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Relate to : Set Properties that not null using linq and reflection

Hi experts

I change the code in above link:

public static void MyCopy<T>(this T src, T dest)
    var notNullProps = typeof(T).GetProperties()
                                .Where(x => x.GetValue(src, null) != null);

    foreach (var p in notNullProps)
        p.SetValue(dest, p.GetValue(src, null),null);

and I wrote this code to copy peroperties:

NorthwindModel1.Order ord1 = new NorthwindModel1.Order() {CustomerID="Nima",Freight=1.33m,ShipCity="Agha" };
NorthwindModel1.Order ord2 = new NorthwindModel1.Order() ;


but I got this error:

The EntityReference has already been initialized. InitializeRelatedReference should only be used to initialize a new EntityReference during deserialization of an entity object.

please help me to solve this problem

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See the content/comments on this page: urmanet.ch/?p=11 This error seems to come up with regards to foreign key references. In the comment is a possible solution. The page also describes cloning/copying of entity objects, so it may be a worthwhile read for you anyway. –  Chris Sinclair Oct 16 '12 at 13:40
Have you tried cloning using BinaryFormatter ? –  jags Oct 16 '12 at 14:40

1 Answer 1

up vote 3 down vote accepted

As mentioned in the comments, your reflective code is not the problem, but the fact that (as the exception message explicitly tells) you are indirectly triggering a reset of one of your entity references. My advice is twofold: either modify your reflective code to ONLY copy scalar properties (strings, dates, etc..) -- alternatively ignore references and collections -- OR use serialization:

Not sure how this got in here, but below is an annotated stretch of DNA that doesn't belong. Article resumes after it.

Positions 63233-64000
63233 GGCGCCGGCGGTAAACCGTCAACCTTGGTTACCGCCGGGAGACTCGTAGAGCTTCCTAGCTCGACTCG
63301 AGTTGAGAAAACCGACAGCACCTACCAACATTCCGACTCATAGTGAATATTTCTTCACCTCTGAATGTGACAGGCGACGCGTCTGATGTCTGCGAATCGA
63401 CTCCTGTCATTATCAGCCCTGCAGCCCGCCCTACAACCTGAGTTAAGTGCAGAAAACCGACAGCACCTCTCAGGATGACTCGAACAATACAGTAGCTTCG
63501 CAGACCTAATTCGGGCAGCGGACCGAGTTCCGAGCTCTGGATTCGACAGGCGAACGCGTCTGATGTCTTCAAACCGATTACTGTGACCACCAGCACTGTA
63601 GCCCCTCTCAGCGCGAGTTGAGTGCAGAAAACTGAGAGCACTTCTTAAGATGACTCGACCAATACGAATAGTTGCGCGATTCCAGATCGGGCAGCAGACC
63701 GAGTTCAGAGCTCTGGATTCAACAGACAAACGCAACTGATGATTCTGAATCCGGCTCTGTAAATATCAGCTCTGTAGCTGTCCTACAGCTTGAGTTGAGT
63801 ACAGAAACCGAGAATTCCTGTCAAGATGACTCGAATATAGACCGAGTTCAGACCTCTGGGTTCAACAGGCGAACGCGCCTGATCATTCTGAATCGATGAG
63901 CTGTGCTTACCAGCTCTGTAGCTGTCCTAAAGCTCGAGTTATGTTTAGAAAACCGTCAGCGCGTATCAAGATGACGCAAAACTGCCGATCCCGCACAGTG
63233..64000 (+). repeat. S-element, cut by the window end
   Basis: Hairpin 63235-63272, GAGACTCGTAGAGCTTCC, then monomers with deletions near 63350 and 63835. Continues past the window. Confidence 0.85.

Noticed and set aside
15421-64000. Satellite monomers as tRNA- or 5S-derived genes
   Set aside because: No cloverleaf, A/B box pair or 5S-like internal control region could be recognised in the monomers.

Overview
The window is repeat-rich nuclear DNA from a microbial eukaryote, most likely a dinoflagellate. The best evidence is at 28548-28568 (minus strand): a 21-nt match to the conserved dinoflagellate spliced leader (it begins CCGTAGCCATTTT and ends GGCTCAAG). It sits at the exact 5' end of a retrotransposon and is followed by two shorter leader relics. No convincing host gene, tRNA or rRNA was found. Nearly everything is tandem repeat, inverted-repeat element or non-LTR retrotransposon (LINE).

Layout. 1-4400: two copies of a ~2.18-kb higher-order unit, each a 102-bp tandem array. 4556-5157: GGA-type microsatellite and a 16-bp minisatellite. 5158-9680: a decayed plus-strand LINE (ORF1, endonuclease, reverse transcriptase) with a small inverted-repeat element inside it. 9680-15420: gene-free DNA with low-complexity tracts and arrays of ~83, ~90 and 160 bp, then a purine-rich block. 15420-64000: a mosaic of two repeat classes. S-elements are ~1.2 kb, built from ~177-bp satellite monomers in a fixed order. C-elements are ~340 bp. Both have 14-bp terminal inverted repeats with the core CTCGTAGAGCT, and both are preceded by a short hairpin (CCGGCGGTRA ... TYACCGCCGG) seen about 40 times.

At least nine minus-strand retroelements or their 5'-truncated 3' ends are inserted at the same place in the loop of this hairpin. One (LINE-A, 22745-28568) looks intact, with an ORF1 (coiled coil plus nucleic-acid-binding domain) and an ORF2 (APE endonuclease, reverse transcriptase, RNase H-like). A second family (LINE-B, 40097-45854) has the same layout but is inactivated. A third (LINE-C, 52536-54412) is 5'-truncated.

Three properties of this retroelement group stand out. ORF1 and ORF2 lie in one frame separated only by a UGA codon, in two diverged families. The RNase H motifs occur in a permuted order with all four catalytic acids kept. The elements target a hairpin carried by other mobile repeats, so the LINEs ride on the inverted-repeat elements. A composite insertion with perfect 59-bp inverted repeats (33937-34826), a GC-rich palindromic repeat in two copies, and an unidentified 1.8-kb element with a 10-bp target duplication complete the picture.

public static T CloneBySerialization<T>(this T source) where T : EntityObject {
    var serializer = new DataContractSerializer(typeof(T));
    using (var ios = new MemoryStream()) {
        serializer.WriteObject(ios, source);
        ios.Seek(0, SeekOrigin.Begin);
        return ((T) serializer.ReadObject(ios));

I must warn you that with this approach you will end up the full object graph or references. If the cloned object is an entity, YOU WILL NOT BE ABLE to use it/attach it to another context, due to the fact that references and foreign keys have been also copied, "verbatim", and this will all likely result in conflicts. The problem gets worse if you're using identity columns in keys.

I've done a lot of magic in my previous work on these matters, and as far as cloning is concerned, the code above is all you need. All, really.

However, to fix the context issue and the usability of your cloned entity, you will have to clear-off the references and under the assumptions that you're also working with "root" entities in the ¹ ↔ * directional relational graph (I hope I am remotely clear, because the story is long) the following will also be necessary.

public static void ClearReferences(this EntityObject entity) {
    if (entity == null)

    foreach (var p in entity.GetType().GetProperties()) {
        if (p.PropertyType.IsGenericType) {

            var propertyType = p.PropertyType.GetGenericTypeDefinition();

            if (propertyType == typeof(EntityReference<>)) {
                var reference = p.GetValue(entity) as dynamic;
                if (reference.EntityKey != null) {
                    reference.EntityKey = null;
                    ((EntityObject) reference.Value).ClearReferences();

            if (propertyType == typeof(EntityCollection<>)) {
                var children = (p.GetValue(entity) as IEnumerable<EntityObject>).ToList(); // covariance
                foreach (var child in children)

So the idea is that you first clone (via serialization/deserialization), then you "purify".

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